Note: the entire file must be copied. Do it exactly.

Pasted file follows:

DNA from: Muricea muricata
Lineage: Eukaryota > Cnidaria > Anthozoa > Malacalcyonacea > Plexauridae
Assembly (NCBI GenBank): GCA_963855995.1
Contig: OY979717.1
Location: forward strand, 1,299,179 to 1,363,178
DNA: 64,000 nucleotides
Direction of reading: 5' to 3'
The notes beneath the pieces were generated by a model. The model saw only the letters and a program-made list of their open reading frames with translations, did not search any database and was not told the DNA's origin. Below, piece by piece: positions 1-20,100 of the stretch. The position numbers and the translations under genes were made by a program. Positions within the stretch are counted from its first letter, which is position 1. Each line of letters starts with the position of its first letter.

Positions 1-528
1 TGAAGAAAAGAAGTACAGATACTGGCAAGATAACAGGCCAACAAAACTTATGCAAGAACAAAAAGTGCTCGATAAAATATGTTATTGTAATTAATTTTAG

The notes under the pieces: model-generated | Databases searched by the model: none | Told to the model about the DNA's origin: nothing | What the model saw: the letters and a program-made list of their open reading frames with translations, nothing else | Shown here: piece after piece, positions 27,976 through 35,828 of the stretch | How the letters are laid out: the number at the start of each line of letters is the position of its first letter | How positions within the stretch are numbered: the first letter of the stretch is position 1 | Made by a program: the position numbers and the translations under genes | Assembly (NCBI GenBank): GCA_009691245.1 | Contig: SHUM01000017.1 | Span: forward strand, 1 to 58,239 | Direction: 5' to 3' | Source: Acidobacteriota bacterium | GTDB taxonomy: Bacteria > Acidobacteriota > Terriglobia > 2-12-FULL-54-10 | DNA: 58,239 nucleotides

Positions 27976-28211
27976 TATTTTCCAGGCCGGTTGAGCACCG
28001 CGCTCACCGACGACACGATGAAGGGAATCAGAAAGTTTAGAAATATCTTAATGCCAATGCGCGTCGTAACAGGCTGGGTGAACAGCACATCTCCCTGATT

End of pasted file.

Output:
DNA from: Muricea muricata
Lineage: Eukaryota > Cnidaria > Anthozoa > Malacalcyonacea > Plexauridae
Assembly (NCBI GenBank): GCA_963855995.1
Contig: OY979717.1
Location: forward strand, 1,299,179 to 1,363,178
DNA: 64,000 nucleotides
Direction of reading: 5' to 3'
The notes beneath the pieces were generated by a model. The model saw only the letters and a program-made list of their open reading frames with translations, did not search any database and was not told the DNA's origin. Below, piece by piece: positions 1-20,100 of the stretch. The position numbers and the translations under genes were made by a program. Positions within the stretch are counted from its first letter, which is position 1. Each line of letters starts with the position of its first letter.

Positions 1-528
1 TGAAGAAAAGAAGTACAGATACTGGCAAGATAACAGGCCAACAAAACTTATGCAAGAACAAAAAGTGCTCGATAAAATATGTTATTGTAATTAATTTTAG

The notes under the pieces: model-generated | Databases searched by the model: none | Told to the model about the DNA's origin: nothing | What the model saw: the letters and a program-made list of their open reading frames with translations, nothing else | Shown here: piece after piece, positions 27,976 through 35,828 of the stretch | How the letters are laid out: the number at the start of each line of letters is the position of its first letter | How positions within the stretch are numbered: the first letter of the stretch is position 1 | Made by a program: the position numbers and the translations under genes | Assembly (NCBI GenBank): GCA_009691245.1 | Contig: SHUM01000017.1 | Span: forward strand, 1 to 58,239 | Direction: 5' to 3' | Source: Acidobacteriota bacterium | GTDB taxonomy: Bacteria > Acidobacteriota > Terriglobia > 2-12-FULL-54-10 | DNA: 58,239 nucleotides

Positions 27976-28211
27976 TATTTTCCAGGCCGGTTGAGCACCG
28001 CGCTCACCGACGACACGATGAAGGGAATCAGAAAGTTTAGAAATATCTTAATGCCAATGCGCGTCGTAACAGGCTGGGTGAACAGCACATCTCCCTGATT